Monday, July 25, 2011

Fables of the Reconstruction: 1980

My uncle recently “loaned” me a bunch of his records.

When I was growing up he was my rock and roll uncle, the guy who appears with the shaggy mop of hair and thick beard in all the family pictures taken in the 1970s. He’s all cleaned up now: short, graying hair; father of two; high school teacher; churchgoer. After I bought my turntable and started collecting vinyl again I called him and asked if he still had any of his old LPs. He told me he’d gotten rid of a lot of them, but he’d kept a couple hundred, though he almost never listens to them because CDs and radio better suit his busy lifestyle. So I thought it couldn’t hurt to ask.

He let me take about a hundred. As I was sorting through them, listening to old favorites and others I’d never heard before, I noticed that he had an unusually high number of selections from 1980, which isn’t typically hailed as a banner year in the annals of rock. Disco was thriving, Ronald Reagan won the presidency and John Lennon was murdered, among other horrible things. Yet here among the 60s classics and jazz and blues masterpieces were all but forgotten titles like Beat Crazy by Joe Jackson, Ian Dury and the Blockheads, Cyndi Lauper’s first band Blue Angel and Sax Maniac by James White and The Blacks, which is the most unpleasantly strange album I’ve ever heard.

I called him and asked him about it. He told me he hadn’t really thought of it before, but that it makes sense because he was getting over a divorce that year, and he could buy records again without worrying about his ex leaving them out and ruining them. I told him I had a hunch it was more than that. If you were to line up all of his records chronologically, this sudden 1980 boon would stand out as a sort of paradigm shift, an explosion of bright colors and angular hair and lively music against the dull clouds of the late 1970s. These records are clearly documents of a new lease on life, a precursor to his second, still-going marriage and the career, family and life he’s brought into being. The reason I picked up on this fact so quickly, I think, because I shared this life change with him at the time, through the same music, in my own way.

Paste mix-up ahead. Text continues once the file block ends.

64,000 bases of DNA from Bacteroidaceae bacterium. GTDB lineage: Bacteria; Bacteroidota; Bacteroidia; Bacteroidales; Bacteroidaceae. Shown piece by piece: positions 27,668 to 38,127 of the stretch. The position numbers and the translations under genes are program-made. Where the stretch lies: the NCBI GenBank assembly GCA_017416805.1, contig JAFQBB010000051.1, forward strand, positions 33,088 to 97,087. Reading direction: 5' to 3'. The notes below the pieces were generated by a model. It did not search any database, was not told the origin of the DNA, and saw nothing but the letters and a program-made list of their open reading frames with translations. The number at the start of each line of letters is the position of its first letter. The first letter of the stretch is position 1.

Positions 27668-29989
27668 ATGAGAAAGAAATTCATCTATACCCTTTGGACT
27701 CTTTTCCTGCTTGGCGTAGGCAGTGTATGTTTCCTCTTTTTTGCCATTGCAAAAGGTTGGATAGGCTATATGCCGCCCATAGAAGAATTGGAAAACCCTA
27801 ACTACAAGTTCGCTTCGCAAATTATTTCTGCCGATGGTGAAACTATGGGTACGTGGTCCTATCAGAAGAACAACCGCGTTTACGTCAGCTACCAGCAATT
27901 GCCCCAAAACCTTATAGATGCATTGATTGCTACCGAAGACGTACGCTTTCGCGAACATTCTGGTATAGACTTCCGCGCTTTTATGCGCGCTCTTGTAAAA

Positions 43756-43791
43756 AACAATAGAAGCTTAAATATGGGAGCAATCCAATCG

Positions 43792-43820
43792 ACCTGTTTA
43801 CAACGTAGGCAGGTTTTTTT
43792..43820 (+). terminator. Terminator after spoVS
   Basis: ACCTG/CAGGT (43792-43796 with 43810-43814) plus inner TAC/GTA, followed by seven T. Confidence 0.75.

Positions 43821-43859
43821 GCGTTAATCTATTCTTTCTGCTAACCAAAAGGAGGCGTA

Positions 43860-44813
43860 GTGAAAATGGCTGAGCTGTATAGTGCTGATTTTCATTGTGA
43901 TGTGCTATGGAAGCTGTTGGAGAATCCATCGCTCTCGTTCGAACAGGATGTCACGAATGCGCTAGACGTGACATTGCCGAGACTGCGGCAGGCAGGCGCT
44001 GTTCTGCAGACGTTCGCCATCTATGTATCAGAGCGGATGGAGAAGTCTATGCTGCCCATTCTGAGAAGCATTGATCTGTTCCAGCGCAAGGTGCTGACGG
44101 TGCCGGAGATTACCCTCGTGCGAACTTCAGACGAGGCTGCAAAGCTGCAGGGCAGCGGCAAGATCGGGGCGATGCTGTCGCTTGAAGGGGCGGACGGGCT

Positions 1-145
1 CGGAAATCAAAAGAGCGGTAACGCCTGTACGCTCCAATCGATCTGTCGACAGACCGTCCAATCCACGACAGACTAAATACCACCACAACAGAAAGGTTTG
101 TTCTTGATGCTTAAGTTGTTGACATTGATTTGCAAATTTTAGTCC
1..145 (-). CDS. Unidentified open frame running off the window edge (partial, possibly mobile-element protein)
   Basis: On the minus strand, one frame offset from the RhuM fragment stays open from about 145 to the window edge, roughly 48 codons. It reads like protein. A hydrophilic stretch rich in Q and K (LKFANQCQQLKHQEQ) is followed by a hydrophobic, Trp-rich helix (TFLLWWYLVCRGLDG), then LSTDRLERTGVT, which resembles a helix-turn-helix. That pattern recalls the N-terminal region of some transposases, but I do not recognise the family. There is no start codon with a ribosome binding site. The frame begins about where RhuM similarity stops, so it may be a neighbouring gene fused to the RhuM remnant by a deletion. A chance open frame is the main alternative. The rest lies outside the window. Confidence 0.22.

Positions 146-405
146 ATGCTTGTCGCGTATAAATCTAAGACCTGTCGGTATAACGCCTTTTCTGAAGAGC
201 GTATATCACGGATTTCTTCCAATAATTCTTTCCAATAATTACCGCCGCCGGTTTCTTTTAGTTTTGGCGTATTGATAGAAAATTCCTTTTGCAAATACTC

The funny thing about this glut of 1980 disks in my uncle’s collection is that it doesn’t contain the two records he gave to me at Christmas in 1980: Talking Heads Remain in Light and The B-52s’ first record (actually ’79, I know, but close enough, right?). I was twelve. I hadn’t asked for them, and he hadn’t asked me what I wanted. He’d just decided that these were two albums I needed to have. And I did. They busted life wide open for me. Before I got those records, all I knew about was what was on the radio, which, in my memory’s ears, was all soul-suckingly lame R&B and pop, or disco, or a few pale shades of hard rock. And I was sneaking up on my teens, and I was starting to see that the world was kind of the same, at least in the small, Midwestern industrial, where the lake effect of Lake Michigan kept us shrouded in gray clouds for weeks and months on end. To my young eyes, everyone seemed the same, and they weren’t like me. I didn’t know who or what I was necessarily, but I knew I didn’t fit in.

So here was this music, and it revealed to me that there are worlds upon worlds outside the Main Street mainstream, and I might just belong in one or several of them.

I’d play “Rock Lobster” over and over again and jump around my room and dance, utterly unaware of my gangliness. I’d put a blue shirt over the lamp in my room to set the mood for the weird and eerie songs on side two of Remain in Light, like “Seen and Not Seen” and “The Overload.” Soon I was finding other bits and pieces of the counter culture hidden in unexpected corners of Elkhart, Indiana, most notably the picture book about new wave that I found at the Walden Books at Concord Mall. Here was a whole catalogue of possibilities for complete makeover as a young anti-Elkhartan. I raced off to the barbershop for a new wave haircut (now known as a mild mullet) as soon as my mom would let me. I started wearing white button down shirts with skinny ties I found in my grandparents’ basement so I could look like Fred Schneider on the cover of the B-52s’ album, or the Specials, or the English Beat, because by now my collection was starting to grow.

Elkhart, Indiana
Despite having more than a hundred free records courtesy of my uncle, I went out soon after he bequeathed them to me and bought the B-52s’ and Talking Heads’ right away. And after I listened to them a bunch of times, I called my uncle and said something like, “Do you know how important that was for me, you buying me those albums?” He demurred. But it’s true.

I shudder to think what paths my life might not have taken had he not decided that his precocious little nephew might appreciate something weird.

No comments: